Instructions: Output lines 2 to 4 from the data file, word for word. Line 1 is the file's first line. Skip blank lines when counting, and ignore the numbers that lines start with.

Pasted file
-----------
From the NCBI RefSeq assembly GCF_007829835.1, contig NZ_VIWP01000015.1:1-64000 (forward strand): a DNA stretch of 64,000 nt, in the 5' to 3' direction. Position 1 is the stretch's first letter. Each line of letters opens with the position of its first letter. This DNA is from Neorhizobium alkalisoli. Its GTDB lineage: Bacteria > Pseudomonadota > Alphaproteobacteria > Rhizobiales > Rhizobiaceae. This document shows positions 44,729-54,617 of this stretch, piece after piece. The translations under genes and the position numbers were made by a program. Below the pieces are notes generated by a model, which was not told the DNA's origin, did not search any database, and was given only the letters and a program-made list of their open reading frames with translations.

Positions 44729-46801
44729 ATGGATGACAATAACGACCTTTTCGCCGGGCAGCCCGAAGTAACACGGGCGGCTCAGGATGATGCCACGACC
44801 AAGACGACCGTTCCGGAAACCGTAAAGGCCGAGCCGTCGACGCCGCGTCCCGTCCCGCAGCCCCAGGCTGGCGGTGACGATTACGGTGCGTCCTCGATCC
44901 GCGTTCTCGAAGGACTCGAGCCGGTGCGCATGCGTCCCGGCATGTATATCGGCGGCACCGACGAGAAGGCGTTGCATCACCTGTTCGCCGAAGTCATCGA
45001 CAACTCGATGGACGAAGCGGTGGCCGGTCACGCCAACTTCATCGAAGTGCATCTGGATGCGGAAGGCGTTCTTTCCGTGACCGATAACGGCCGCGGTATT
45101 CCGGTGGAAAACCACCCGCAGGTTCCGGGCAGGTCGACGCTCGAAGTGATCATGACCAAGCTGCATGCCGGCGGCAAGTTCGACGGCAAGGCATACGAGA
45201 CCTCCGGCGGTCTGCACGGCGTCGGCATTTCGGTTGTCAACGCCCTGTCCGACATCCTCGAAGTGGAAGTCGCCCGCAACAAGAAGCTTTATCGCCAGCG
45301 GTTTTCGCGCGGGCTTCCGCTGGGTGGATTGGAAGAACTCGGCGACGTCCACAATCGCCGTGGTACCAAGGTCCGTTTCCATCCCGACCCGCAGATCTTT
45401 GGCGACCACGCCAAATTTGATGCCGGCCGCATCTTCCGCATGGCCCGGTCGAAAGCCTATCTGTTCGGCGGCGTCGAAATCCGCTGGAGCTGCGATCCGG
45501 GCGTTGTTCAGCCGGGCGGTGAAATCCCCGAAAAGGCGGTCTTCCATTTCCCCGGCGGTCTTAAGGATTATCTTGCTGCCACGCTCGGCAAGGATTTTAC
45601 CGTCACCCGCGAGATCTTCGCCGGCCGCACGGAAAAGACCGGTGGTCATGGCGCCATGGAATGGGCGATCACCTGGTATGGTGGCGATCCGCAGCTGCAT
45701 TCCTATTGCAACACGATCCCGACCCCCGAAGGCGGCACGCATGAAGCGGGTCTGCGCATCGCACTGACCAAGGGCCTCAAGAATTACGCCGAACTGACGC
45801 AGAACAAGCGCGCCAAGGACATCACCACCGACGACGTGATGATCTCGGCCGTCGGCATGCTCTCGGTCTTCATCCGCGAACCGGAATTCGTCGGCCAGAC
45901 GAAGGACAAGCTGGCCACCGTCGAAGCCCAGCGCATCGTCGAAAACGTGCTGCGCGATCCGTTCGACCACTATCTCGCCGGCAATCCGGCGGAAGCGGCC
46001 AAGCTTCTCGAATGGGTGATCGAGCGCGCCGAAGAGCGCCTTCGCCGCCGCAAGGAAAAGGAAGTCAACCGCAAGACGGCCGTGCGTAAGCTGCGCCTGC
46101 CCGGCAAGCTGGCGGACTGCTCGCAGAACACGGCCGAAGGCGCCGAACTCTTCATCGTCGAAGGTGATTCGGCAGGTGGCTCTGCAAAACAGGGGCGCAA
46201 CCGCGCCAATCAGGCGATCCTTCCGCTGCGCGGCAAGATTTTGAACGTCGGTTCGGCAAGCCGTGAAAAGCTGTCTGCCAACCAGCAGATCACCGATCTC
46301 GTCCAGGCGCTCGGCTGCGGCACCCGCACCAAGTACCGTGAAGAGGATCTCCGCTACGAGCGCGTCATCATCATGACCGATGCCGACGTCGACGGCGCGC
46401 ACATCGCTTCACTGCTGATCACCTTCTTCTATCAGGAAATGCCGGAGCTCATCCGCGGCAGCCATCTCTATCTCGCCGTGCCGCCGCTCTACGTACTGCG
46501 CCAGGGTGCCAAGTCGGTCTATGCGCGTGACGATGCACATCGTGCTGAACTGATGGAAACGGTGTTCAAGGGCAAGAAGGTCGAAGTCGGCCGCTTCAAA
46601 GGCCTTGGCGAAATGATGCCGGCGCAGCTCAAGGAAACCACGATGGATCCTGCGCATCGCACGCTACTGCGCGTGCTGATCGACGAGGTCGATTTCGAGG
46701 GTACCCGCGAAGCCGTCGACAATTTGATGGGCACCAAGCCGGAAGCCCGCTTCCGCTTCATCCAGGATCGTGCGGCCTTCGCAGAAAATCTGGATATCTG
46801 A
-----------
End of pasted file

Positions 44729-46801
44729 ATGGATGACAATAACGACCTTTTCGCCGGGCAGCCCGAAGTAACACGGGCGGCTCAGGATGATGCCACGACC
44801 AAGACGACCGTTCCGGAAACCGTAAAGGCCGAGCCGTCGACGCCGCGTCCCGTCCCGCAGCCCCAGGCTGGCGGTGACGATTACGGTGCGTCCTCGATCC